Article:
I am due to start maternity leave in February. I sent my Mat B1 form to my employer as requested even though I know I don’t qualify for SMP as I earn just below the weekly requirement of £107. I know this because I have gone through the workings out of all my payslips during the eight-week qualifying period. I was surprised when I received a letter from my employer stating I do in fact qualify for full SMP and they have detailed the payments and weeks commencing etc. My question is: If they’ve made a mistake where do I stand legally if they suddenly change their mind and want me to pay it back?
I understand that you think that you should not qualify for SMP because you earn just below the weekly requirement of £107. However, I understand that you have received a letter from your employer, which states that you do in fact qualify for SMP.
In order to qualify for SMP, your normal weekly earnings for the eight weeks ending with the qualifying week (which is the 15th week before the week in which you are expected to give birth) must be at least the lower earnings limit for the relevant tax year. For the current tax year, this is £107. Your normal weekly earnings for these purposes means gross earnings and includes all remuneration derived from your employment.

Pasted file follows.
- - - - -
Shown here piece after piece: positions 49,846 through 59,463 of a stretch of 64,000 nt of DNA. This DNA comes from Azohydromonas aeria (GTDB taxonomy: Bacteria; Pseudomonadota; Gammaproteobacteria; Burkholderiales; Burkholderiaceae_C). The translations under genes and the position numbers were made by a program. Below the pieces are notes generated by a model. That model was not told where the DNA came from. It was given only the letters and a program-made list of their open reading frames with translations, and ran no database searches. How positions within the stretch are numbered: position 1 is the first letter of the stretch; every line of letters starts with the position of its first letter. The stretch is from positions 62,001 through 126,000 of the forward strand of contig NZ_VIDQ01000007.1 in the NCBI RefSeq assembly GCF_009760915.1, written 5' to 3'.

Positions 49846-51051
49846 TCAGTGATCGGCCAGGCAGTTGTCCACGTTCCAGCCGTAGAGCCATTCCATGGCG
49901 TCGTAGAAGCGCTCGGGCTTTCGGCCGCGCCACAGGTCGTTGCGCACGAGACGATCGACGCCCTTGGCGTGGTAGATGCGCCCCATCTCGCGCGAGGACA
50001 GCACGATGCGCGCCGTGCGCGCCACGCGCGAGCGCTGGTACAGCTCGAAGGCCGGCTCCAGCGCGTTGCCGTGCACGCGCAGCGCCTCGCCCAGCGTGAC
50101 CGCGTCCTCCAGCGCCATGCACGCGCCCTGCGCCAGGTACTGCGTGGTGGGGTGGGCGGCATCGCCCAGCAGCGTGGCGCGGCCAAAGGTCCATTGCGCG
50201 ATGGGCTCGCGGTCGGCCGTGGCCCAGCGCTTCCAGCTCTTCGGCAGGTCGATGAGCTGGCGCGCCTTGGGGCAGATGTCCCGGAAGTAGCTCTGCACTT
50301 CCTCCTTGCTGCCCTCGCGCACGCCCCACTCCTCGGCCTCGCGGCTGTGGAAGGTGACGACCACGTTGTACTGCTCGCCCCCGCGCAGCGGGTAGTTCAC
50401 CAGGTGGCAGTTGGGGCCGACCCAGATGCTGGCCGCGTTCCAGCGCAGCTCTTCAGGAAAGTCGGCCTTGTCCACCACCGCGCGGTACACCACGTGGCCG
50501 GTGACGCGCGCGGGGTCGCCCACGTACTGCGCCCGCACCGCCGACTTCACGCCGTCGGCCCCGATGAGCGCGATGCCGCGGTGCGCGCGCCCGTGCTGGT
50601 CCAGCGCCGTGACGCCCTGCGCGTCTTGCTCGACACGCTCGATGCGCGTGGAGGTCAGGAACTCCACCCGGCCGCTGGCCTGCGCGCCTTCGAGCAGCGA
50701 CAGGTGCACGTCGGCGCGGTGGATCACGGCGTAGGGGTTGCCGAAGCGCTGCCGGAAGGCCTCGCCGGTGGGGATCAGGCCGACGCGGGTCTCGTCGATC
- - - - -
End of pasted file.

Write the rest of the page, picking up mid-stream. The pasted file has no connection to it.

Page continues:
If your employer wrongly pays you SMP when you are not entitled to it, your employer may recover this from you in the same way as it would recover an overpayment of your wages. Your employer would be entitled to do this if there is an express term in your contract of employment entitling it to make deductions. However, if there is no such term and your employer does make deductions from your wages to recover the overpayment, you may be entitled to submit a claim to the High Court/County Court (or to the Employment Tribunal if your employment has ended) for breach of contract/estoppel to try to prevent your employer recouping the money it has overpaid to you. Your argument here would be that it would be unjust for you to be required to repay any or part of an overpayment.
It would be advisable to review your normal weekly earnings over the relevant eight weeks with your employer so that you can understand and agree whether you are indeed entitled to SMP. If you have queried this and your employer again confirms that you are entitled to SMP, this will strengthen your position if, despite your queries, your employer still decides to pay you SMP and subsequently tries to recover this from you. If your employer decides that you are not in fact entitled to SMP, you may still be entitled to claim Maternity Allowance.
If you would like any further information, please do not hesitate to contact Tracey Guest on 0161 975 3823.